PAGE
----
Thursday, May 06, 2010

On Skill Challenges that Suck

Sometimes, skill challenges suck. I'm not one of those people who thinks that they need to be stricken from the game forever, but I have certainly run skill challenges that were not at the top of their form. In fact, I ran one on Monday, and it was mostly terrible. The challenge was getting across the Tibean Wasteland. For the most part, the development of the challenge wasn't as important as the act itself, which should have been my first clue that the challenge wasn't even needed in this case, and I would have been better off making it a series of role-playing moments, a combat encounter, and some investigation. Honestly, I think an investigation skill challenge would have been more fun in its place, and now I'm a touch sad that I didn't run one. I'd offer to do one this coming Monday, but I have different plans for this upcoming session. Maybe when we reach the Spine of the World, or the city of Sternum...

I think that's probably the one thing that differentiates skill challenges that are awesome and skill challenges that suck: what they're for. I understand that some players hate them in general; the math is screwy, or they believe that the challenge would be better left to good role-playing. Personally, I disagree, but I'll admit that when a skill challenge isn't going to clearly effect things, it's pretty stupid to have a skill challenge at all. Whether they passed the skill challenge or not, my players would have crossed the Tibean Waste. Making it a skill challenge didn't add any tension or drama to the act, and if it had, I think I would have failed as a DM. That's not a thing that should invoke tension, it's a simple act and it should just get done. Travel, meet some people while you're travelling, fight some bitches what get up in your grill, then be done with it.

When you're crafting a skill challenge, it has to mean something. I think that's part of what made the Night at the Opera skill challenge such a success; the players knew that if they did not make their show a success, they would have to come up with a different (probably much more difficult) way to get into the Mayor's house and get the information they need to open the Dungeons & Dragons Inc. Lodge. That is a damned fine skill challenge. Development for that makes a big difference. If you succeed, you get to go to a fancy party, and when the guests are all unconscious or fucking, you can do what you need to do. If you fail, you have to bust in the door, deal with the guards, find a way to subdue the mayor and his guests, and get done what needs doing. The first way is much more fun, much less trouble, and is better for role-playing and story-telling purposes. The second way involves a lot of combat, a bunch of unwanted attention, some trouble-shooting and an uphill battle to get to your goals.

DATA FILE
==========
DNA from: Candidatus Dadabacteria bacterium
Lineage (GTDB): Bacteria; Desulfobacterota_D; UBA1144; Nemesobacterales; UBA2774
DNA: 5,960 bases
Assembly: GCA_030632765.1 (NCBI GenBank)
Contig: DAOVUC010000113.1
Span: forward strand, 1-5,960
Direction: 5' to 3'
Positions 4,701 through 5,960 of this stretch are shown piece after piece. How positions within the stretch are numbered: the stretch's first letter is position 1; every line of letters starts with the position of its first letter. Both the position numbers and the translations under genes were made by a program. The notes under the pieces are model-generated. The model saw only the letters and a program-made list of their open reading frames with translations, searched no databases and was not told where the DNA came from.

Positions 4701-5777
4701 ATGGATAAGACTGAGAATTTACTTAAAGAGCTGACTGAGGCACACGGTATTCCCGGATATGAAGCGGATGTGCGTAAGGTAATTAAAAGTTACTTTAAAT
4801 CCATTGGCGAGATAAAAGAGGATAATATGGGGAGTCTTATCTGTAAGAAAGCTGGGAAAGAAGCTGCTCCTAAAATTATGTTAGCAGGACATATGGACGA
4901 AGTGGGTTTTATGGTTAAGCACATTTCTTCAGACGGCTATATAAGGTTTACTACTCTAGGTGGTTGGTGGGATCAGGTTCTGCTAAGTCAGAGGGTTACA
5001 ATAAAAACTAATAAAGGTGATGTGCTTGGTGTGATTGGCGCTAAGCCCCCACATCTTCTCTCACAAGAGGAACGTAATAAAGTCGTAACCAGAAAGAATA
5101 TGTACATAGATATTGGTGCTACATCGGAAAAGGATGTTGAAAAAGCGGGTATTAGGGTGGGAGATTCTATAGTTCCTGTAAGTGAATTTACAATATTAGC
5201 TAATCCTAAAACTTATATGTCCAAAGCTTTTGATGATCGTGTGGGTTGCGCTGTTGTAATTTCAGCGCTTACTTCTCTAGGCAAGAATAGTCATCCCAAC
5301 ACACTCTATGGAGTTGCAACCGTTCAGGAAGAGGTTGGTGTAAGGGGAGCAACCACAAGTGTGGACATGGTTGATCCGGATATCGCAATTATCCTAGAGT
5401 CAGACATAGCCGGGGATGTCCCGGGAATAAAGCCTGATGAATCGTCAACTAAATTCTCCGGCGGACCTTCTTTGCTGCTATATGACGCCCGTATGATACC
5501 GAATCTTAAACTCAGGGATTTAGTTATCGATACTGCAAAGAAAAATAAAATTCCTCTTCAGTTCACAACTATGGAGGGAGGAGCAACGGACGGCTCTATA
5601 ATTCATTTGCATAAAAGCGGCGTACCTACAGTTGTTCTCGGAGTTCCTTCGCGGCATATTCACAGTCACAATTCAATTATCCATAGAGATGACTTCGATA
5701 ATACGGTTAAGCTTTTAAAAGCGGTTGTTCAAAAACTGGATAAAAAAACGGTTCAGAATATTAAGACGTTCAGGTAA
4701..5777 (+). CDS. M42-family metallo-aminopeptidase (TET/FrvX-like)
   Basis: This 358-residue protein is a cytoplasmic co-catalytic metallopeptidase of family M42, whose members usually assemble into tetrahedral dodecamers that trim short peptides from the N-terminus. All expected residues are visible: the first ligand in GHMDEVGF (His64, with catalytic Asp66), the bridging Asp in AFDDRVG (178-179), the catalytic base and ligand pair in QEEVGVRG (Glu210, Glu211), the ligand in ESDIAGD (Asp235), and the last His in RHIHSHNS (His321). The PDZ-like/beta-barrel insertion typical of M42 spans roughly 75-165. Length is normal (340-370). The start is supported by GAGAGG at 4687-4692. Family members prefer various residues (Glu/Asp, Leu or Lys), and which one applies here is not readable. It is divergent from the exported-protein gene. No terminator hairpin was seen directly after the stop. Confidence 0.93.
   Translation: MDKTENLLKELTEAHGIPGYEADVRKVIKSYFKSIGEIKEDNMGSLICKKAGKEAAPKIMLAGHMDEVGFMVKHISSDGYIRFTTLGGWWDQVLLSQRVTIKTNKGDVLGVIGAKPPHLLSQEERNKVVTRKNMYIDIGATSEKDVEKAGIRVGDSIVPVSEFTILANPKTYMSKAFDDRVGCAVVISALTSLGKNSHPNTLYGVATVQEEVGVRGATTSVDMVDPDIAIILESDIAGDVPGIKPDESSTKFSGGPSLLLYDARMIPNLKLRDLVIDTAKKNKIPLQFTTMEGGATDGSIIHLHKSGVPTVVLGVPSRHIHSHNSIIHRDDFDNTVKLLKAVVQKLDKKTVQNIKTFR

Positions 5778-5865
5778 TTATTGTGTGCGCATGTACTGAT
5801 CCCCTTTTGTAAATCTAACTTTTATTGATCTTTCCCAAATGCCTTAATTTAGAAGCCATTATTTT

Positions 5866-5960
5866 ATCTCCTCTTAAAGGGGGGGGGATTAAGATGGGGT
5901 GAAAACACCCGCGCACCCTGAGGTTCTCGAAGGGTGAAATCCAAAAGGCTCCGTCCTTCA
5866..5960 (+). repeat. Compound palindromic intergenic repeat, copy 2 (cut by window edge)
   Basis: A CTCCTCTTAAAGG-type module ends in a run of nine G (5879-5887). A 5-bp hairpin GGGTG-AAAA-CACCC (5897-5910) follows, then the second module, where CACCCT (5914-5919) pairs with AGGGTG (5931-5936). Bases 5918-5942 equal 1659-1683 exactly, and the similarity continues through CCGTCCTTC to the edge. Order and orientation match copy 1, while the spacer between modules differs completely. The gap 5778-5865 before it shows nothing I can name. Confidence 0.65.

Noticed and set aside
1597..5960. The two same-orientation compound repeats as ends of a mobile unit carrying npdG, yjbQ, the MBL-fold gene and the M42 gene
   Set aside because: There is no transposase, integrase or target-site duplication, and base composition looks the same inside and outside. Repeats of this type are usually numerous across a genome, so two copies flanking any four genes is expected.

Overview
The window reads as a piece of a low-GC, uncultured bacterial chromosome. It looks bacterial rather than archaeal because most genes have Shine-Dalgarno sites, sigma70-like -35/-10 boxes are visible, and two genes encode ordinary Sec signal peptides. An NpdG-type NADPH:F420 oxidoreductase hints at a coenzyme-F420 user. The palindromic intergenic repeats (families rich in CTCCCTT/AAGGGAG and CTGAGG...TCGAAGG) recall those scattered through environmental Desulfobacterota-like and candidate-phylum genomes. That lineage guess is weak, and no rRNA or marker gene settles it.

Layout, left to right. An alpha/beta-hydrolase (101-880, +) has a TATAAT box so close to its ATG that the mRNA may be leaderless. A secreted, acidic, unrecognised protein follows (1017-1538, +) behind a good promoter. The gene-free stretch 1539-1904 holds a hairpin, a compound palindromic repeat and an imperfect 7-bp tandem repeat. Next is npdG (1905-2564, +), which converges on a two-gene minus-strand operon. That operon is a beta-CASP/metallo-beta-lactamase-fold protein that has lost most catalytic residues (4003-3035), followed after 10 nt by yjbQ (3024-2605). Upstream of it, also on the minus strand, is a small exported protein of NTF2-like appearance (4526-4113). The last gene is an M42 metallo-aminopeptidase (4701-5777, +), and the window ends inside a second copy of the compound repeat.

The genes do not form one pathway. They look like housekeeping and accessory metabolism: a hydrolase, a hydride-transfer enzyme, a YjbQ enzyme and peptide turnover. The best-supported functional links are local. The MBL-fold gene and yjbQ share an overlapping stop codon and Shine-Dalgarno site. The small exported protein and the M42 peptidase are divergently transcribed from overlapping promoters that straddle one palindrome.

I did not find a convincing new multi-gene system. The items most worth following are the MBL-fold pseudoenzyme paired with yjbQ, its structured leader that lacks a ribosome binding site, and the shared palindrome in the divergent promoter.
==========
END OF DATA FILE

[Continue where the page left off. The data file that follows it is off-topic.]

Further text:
And I think that is what a skill challenge should really be about. When you're planning these things, keep your goal in mind. And your goal should be fun. What would be the fun way to get this goal accomplished? What would be the less-fun way to do the same thing? Now, make the fun thing the reward for accomplishing the skill challenge. Make the unfun thing the penalty for failure. Set this up from the beginning, let your players know what is at stake before they start trying to figure out how they're going to roll this, and make them think about the actions they'll be taking to use those skills effectively. That will add tension to the challenge, make it worth doing, and make the whole experience a lot more fun to play through.

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